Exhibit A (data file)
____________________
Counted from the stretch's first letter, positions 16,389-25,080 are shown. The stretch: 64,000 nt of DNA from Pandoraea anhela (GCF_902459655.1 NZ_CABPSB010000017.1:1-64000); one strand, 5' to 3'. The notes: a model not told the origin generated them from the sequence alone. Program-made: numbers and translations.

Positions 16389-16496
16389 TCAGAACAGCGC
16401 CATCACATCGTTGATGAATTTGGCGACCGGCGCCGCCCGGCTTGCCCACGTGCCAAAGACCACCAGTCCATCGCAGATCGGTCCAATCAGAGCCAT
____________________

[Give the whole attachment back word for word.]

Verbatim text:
Counted from the stretch's first letter, positions 16,389-25,080 are shown. The stretch: 64,000 nt of DNA from Pandoraea anhela (GCF_902459655.1 NZ_CABPSB010000017.1:1-64000); one strand, 5' to 3'. The notes: a model not told the origin generated them from the sequence alone. Program-made: numbers and translations.

Positions 16389-16496
16389 TCAGAACAGCGC
16401 CATCACATCGTTGATGAATTTGGCGACCGGCGCCGCCCGGCTTGCCCACGTGCCAAAGACCACCAGTCCATCGCAGATCGGTCCAATCAGAGCCAT